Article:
*Abbreviations under the "Available" column: A = Available // NA = Not Available // R = Previously Registered // WL = Currently on the Wait List
Ancient Greek Women Behaving Badly
Four Ancient Greek plays illustrate women behaving badly. We will read Aeschylus's Agamemnon (Clytemnestra murders Agamemnon), Euripides's Medea (Medea murders her children), Euripidies's Hippolytus (Phaedra seduces her stepson), and Aristophanes's Lysistrata (the women of Athens go on a sex strike). We will discuss whether or not these examples of bad behavior were justified. If so, why? If not, why not?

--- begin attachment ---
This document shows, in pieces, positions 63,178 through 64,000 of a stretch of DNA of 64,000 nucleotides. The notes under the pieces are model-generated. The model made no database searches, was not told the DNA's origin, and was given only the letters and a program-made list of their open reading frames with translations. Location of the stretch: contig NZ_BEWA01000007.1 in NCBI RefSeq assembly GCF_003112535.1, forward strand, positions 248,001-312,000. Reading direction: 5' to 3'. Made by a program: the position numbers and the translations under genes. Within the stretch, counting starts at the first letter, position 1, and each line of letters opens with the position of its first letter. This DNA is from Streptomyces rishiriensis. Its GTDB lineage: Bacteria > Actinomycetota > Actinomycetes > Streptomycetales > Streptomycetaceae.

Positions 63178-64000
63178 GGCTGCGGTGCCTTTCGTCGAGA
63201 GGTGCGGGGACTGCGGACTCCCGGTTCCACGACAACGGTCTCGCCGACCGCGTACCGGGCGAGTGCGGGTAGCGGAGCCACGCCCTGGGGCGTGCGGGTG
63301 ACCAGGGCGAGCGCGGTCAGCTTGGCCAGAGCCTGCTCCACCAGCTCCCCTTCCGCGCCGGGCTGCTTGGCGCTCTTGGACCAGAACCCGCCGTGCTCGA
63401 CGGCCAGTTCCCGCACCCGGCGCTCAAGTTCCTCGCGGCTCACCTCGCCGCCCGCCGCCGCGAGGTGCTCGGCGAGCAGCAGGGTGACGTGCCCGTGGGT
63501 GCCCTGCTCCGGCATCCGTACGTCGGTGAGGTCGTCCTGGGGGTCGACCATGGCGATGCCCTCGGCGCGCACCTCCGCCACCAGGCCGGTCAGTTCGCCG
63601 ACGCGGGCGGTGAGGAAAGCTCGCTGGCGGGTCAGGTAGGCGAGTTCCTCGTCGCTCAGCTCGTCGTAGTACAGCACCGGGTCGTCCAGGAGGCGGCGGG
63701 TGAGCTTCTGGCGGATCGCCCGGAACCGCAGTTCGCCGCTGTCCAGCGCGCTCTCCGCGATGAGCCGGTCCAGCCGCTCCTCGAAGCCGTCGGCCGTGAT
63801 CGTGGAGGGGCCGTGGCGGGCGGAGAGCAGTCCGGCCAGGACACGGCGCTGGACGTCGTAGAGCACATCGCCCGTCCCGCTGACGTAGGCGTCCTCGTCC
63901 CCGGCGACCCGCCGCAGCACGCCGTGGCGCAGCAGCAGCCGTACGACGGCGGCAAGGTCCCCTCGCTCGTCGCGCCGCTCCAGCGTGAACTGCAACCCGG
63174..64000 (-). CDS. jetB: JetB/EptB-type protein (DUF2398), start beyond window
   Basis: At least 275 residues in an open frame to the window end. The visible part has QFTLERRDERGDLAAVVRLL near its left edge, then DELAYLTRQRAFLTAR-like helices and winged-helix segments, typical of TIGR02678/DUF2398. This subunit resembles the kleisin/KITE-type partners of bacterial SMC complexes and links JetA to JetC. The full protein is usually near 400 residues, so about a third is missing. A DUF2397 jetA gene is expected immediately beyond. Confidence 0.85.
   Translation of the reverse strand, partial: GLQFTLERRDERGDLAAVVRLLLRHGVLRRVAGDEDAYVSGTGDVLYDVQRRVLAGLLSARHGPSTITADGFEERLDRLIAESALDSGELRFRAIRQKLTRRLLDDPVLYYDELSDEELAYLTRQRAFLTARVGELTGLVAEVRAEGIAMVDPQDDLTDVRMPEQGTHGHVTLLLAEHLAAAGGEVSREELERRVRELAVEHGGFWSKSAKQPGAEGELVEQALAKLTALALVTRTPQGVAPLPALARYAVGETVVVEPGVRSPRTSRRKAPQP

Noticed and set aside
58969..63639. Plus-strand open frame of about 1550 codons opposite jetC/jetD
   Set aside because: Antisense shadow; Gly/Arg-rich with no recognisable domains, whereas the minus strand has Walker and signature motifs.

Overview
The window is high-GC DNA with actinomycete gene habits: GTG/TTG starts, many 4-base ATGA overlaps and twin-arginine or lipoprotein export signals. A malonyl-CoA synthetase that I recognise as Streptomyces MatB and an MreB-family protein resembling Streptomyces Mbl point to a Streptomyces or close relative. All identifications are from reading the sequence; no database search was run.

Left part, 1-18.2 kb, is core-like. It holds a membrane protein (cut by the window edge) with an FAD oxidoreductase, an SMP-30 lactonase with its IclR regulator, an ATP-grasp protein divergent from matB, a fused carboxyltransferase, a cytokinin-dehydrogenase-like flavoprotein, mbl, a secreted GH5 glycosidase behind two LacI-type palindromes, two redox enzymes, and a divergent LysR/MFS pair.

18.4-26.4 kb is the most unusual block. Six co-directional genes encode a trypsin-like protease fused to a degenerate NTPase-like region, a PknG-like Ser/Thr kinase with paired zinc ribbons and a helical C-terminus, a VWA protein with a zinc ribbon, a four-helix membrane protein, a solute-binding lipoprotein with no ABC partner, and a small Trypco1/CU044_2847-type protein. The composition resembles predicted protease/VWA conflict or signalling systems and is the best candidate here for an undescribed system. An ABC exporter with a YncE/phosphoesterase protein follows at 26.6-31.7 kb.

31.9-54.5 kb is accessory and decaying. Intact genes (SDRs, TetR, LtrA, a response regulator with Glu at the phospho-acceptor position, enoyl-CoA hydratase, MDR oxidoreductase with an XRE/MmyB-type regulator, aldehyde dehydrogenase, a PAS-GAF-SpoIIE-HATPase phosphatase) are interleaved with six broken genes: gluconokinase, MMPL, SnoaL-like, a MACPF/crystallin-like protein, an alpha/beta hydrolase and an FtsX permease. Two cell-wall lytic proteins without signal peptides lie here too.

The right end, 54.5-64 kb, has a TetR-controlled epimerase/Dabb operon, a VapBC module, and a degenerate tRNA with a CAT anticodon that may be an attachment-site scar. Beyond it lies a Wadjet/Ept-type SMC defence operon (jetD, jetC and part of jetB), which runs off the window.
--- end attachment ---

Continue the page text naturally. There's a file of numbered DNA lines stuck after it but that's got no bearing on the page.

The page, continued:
Joan Fry attended the University of California at Berkeley, where she studied ancient Greek language and classical archaeology. She was a member of the American School of Classical Studies excavations at Corinth, Greece. She has taught classics and archaeology at UVa, Brooklyn College of the City University of New York, Stony Brook University, and Eckerd College in St. Petersburg, Florida. She served as senior assistant to the president of UVA from 1998 until 2013.
Any translations of these plays will be fine, but more recent ones are easier to read. Make sure the translations include line numbers.
|A308||Joan Fry||Feb 28, Mar 7, 14, 21||We||1:00-2:30 p.m.||Alumni Hall (UVA)||A|